This isn’t much of a post but instead a link to Business Insider. They have a great piece on Uber’s finance with tables and charts. It appears that they pieced together a bunch of leaks from various sources. It’s not complete and there are holes in the data but it pretty much confirm a lot about we thought about Uber’s financial state, which is aggressive growth combined with mega losses.
Anyway here’s the piece:
Find credit to value investor François Denault.
Let’s say you are on the road and you need a quick, healthy, fast meal. If you had to choose between A&W, McDonald’s, Wendy’s, Tim Hortons, and Subway, you would probably hop for the last one. Subway has always positioned itself as a healthier alternative. So all the time that you went to Subway because you though you were making a healthier choice, well you are in for a slap in the face. It turns out that the chicken in your Subway chicken sandwich might not contain very much chicken meat at all.
Trent University and the CBC’s marketplace conducted a DNA analysis of the poultry in several popular grilled chicken sandwiches and wraps found at those popular fast food joints. The study revealed that in the case of two popular Subway sandwiches, the chicken was found to contain only about half chicken DNA. In testing, Subway’s oven roasted chicken and the chicken strips in its Sweet Onion Chicken Teriyaki sandwich clocked in with just 53.6% and 42.8% chicken, respectively. The results stood up after extra rounds of sampling.
So it looks like chicken, might taste like chicken, but it’s not chicken. So what is it? An unadulterated piece of chicken from the store should come in at 100 per cent chicken DNA. Seasoning, marinating or processing meat would bring that number down, so fast food samples seasoned for taste wouldn’t be expected to hit that 100 per cent target.
Here are the results:
In the tests, most of the meat from Subway’s competitors was shown to contain 85 to 90% chicken DNA.“Subway’s results were such an outlier that the team decided to test them again, biopsying five new oven roasted chicken pieces, and five new orders of chicken strips,” CBC News explained. Surprisingly, A&W and Wendy’s topped the chart. Now I didn’t expected that. McDonald’s and Tim Hortons did well. So if you are limited in your options, you know you are getting at least 85% chicken. McDonald’s has been working very hard at cleaning its reputation in the last few years. I wish they did the study 10 years (I’m sure its out there) to compare the progress they made.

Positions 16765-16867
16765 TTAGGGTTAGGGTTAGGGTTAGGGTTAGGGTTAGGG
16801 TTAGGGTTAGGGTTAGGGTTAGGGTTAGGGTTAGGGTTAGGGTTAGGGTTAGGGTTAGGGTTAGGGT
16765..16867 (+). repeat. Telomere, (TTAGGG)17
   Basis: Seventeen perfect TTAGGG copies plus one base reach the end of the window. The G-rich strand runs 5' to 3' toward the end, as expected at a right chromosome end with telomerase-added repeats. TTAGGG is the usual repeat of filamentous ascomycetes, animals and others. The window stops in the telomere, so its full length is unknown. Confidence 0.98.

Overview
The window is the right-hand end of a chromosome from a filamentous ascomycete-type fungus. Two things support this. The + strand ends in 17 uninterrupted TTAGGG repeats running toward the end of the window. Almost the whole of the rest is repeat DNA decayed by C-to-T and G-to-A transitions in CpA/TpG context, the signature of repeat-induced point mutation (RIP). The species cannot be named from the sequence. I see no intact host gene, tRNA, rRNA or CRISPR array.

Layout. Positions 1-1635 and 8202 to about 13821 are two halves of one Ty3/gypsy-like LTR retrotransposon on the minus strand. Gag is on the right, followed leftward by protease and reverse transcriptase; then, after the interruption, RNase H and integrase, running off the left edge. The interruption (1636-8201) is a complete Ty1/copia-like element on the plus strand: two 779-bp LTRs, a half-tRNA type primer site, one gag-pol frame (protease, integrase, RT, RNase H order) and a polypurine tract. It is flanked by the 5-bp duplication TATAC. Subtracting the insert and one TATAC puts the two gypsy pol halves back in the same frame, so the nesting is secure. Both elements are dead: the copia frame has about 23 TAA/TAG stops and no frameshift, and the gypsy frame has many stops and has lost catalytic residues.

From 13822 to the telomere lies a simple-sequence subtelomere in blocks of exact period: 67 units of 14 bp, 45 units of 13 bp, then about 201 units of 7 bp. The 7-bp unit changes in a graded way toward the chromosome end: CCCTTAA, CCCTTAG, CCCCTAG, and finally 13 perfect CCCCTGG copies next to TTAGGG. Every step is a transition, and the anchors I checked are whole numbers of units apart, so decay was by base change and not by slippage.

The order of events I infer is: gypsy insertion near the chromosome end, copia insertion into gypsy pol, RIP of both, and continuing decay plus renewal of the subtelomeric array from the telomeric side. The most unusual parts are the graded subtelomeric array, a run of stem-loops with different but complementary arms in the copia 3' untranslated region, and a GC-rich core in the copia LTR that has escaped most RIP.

Naturally, Subway disagree with the results. Subway claimed to use only 100% white meat chicken in their chicken products, they did admit to using soy as a stabilizer. They are going to check with their suppliers. I wonder if A&W and Wendy’s are going to ride high with the results with some kind of marketing campaign. Wendy’s is delicious, but its delicious for all the wrong reasons. You committing a sin eating there, but it’s a sin that makes you feel good (well just at first when you are eating). Now the quality of their chicken is superior to Subway!!??? “Sorry hunny, I’m skipping Subway today for Wendy’s, I want to eat healthy today”. I smell class action lawsuit for misleading consumers…
Subway’s chicken also caused a stir in late 2015 following a study by the environmental group Friends of the Earth, which awarded the franchise an F for using antibiotics in their meat. In response, Subway announced that they would be removing poultry raised with antibiotics from its 27,000-plus of its U.S. locations by the end of 2016.
We want high returns from our investments, but we want much more. We want to nurture hope for riches and banish fear of poverty. We want to be number 1 and beat the market. We want to feel pride when our investments bring gains and avoid regret that comes with losses. We want the status and esteem of hedge funds, the warm glow and virtue of socially responsible funds, and the patriotism of investing in our own country. We want good advice from financial advisors, magazines, and the Internet. We want financial markets to be fair but search for an edge that would let us win, sometimes fair and at other times not. We want to leave a legacy for our children when we are gone. And we want to leave nothing for the tax man. The sum of our wants and behaviors make financial markets go up or down as we herd together or go our separate ways, sometimes inflating bubbles and other times popping them.
It’s this time of the year again.
*Deal ends on November 14, 2016
I received 5 codes from Nespresso. The codes gives you $80 off the ORIGINALLINE machines. The code is not applicable for the cheapest INISSIA $149 machine and the luxury VERTUOLINE machines. So everything in the middle is game. Each claim gives me $40 in credit. It’s a win-win situation.
Here’s the code: N16.D4B.J34.A9F
How to use it: Sign up at Nespresso.com, buy a ORIGINALLINE machine, and apply code. You can also do it at their boutique or at 1-855-325-5781.
Even though I rarely drink coffee anymore (find it better for my health but still love it), I have a Nespresso machine and they are top of the class. They look great and they make great coffee. They have a large selection of capsules so you are not stuck always stuck with the same 2-3 flavors. Great to entertain guess too!
By the way this is not some weird spam offer. I wouldn’t post it if I though it was garbage. If you can save $80 off and I get a $40.